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Randy also does a regular weekly review of his favorite genealogy articles, Best of the Genea-Blogs, which is a great way to follow what's currently being discussed in genealogy circles.
Check out Randy's genealogy links, presentation schedule, and follow him on Twitter or other social media platforms.
Gail shares a daily blog about genealogy news and resources in Canada and the US. Her blog includes the latest online records, cemeteries, webinars, presentations, genealogical societies' projects, and more.
She has a weekly blog post, crème de la crème, with her picks of genealogy treasures she's found online that week--a great way to follow hot topics in genealogy.
She also has created Facebook for Canadian Genealogy, a list of almost 1,000 Facebook groups and pages for anyone interested in Canadian genealogy research. This includes special interest groups in each province and territory as well as genealogical and historical societies, archives, museums and more.
"This system provides access to digital images, with print capability, of the plats and related documents of land subdivisions in the State of Michigan's plat files. The State of Michigan began maintaining a file of all plats in the state in 1873. A copy of all plats prepared after that date were filed with the State. Beginning in 1909 and completed in 1911, a copy of all plats on file with the 83 county Register of Deeds and recorded prior to 1873 were duplicated and the duplicate copies incorporated into the State's files. This system includes all plats in the State of Michigan beginning with the plats created under the 1821 territorial act for recording town plats."
"The related documents include court orders, municipal resolutions, municipal ordinances, surveyor's affidavits, and county road commission's resolut…
Services include:Archival Research Family History Reports House Histories Research Trip Planning
Follow the bespokeGenealogy blog and follow them on Pinterest for great research tips for England, Wales, Ireland, and Scotland.
These collections allow you to use a search window to look for a name or place instead of browsing through images, one by one, scanning for the information you need.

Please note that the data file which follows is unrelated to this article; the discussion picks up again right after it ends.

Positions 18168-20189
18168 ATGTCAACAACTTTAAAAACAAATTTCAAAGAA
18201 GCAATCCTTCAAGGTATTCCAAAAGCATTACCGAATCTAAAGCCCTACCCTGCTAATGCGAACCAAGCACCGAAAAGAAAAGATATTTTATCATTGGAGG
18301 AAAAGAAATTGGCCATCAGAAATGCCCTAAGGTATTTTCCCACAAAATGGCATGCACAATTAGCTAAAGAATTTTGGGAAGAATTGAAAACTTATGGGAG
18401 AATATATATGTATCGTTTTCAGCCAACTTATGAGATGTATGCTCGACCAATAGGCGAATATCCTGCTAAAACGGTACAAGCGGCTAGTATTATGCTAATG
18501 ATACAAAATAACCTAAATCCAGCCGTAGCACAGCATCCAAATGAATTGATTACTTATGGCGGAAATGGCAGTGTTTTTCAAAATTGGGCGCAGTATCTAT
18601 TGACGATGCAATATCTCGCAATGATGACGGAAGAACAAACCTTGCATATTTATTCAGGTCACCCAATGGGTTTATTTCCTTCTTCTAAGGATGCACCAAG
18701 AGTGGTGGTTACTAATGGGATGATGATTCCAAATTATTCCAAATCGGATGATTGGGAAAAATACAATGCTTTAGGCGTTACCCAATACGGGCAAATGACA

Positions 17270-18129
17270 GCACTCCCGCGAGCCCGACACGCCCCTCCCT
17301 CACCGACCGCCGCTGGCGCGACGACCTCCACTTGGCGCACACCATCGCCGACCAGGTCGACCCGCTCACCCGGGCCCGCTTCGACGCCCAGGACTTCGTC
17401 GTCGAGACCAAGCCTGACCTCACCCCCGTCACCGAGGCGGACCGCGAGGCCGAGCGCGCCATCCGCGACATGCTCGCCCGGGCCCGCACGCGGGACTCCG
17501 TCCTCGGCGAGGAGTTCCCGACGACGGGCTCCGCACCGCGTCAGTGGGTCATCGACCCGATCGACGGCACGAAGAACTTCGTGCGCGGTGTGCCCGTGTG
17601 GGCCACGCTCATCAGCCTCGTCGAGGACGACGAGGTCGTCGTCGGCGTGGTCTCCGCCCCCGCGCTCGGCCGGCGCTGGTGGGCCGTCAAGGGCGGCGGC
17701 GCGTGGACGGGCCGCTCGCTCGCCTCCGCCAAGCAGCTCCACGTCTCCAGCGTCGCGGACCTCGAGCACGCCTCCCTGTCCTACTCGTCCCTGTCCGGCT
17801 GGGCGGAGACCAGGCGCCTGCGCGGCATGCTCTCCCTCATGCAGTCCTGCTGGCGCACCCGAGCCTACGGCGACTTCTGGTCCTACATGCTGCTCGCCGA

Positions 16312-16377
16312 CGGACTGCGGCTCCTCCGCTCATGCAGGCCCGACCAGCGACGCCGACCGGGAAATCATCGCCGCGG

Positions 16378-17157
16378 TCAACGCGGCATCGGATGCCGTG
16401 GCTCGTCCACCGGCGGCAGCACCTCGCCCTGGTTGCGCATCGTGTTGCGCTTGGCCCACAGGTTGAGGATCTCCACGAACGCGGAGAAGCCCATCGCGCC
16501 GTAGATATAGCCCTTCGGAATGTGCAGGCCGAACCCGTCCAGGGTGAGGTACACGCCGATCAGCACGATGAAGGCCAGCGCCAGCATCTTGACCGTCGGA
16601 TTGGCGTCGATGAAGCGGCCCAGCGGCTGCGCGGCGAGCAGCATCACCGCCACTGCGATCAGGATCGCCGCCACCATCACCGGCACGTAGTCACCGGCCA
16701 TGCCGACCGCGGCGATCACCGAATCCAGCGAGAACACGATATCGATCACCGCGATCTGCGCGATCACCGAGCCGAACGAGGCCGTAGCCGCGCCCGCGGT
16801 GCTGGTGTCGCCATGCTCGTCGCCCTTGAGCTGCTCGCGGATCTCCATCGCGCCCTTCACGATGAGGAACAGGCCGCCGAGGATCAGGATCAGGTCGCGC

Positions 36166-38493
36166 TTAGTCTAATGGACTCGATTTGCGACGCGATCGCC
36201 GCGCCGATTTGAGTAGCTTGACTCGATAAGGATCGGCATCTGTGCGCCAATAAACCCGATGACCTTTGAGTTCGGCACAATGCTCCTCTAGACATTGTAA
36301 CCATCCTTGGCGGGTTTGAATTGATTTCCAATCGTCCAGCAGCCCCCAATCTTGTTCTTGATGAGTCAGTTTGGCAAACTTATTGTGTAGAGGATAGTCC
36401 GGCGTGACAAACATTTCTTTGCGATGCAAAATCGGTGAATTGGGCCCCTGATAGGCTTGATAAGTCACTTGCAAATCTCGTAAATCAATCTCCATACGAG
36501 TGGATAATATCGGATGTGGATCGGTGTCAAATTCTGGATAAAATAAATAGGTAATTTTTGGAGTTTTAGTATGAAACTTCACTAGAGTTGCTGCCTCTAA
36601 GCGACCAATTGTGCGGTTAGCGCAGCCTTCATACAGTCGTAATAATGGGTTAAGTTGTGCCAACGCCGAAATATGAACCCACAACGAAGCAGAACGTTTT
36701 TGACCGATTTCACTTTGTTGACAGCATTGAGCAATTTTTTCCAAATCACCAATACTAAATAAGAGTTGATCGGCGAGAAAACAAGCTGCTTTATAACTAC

If you have more time for searching and want a list of ALL digitized collections at FamilySearch, including image-only collections, visit each individual state listing (links below).
Alabama | Alaska | Arizona | Arkansas | California | Colorado | Connecticut | Delaware | District of Columbia | Florida | Georgia | Hawaii | Idaho | Illinois | Indiana | Iowa | Kansas | Kentucky | Louisiana | Maine | Maryland | Massachusetts | Michigan | Minnesota | Mississippi | Missouri | Montana | Nebraska | Nevada | New Hampshire | New Jersey | New Mexico | New York | North Carolina | North Dakota | Ohio | Oklahoma | Oregon | Pennsylvania…
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Perfection is the enemy of progressWinston Churchill A few things I purchased include:
FOLDERS - Folders with pockets and prongs will hold loose papers and hole-punched papers or plastic sleeves. I went with the cheapest option, US $0.15 each
Colored folders for direct-line ancestors in my family tree. I purchased a box of each color: blue, green, red, and yellow and will label each folder with one direct-line ancestor. With 40 folders per box, at US $0.15 per folder, one box of 40 folders was US $6.00.
I'm planning to use other colors for great uncles/aunts and other non-direct line …
Have a Library Card? Your library building may be closed, but it's open online. Check your local library online and see what digital resources they offer. During Covid-19, Ancestry has made its Library edition available remotely in some locations (this is usually only available onsite at the library). This means you may be able to login to your library's portal, with your library card, and have FREE Ancestry.com at home for the next few weeks. Also, see what other databases your Library pays for. Here are some that might be of interest.Watch a free Family History webinar online. Here's a list of free classes offered by FamilySearch this month. Also register for a free webinar at Legacy Family Tree Webinars. Some of their past webinars are free to view, and others require membership …
The short version: Connect your DNA to a public or private & searchable tree at Ancestry Use ThruLines to identify common ancestors Create Groups (color coded) and add matches to their proper family group (ThruLines and Shared Matches help you do this) Use Shared Matches to sort matches into family groups Encourage parents & older relatives to test
Connect your DNA to a public or private & searchable tree at Ancestry
GET A TREE* on Ancestry and link your DNA to your public or private & searchable tree. Even if it's only a tiny tree with two or three people. You will only get ThruLines results if you have your DNA linked to a public tree at Ancestry or a private & searchable tree. I have two accounts at Ancestry, each linked to a DNA test. One account has a tree with only four people: me, my father, and his p…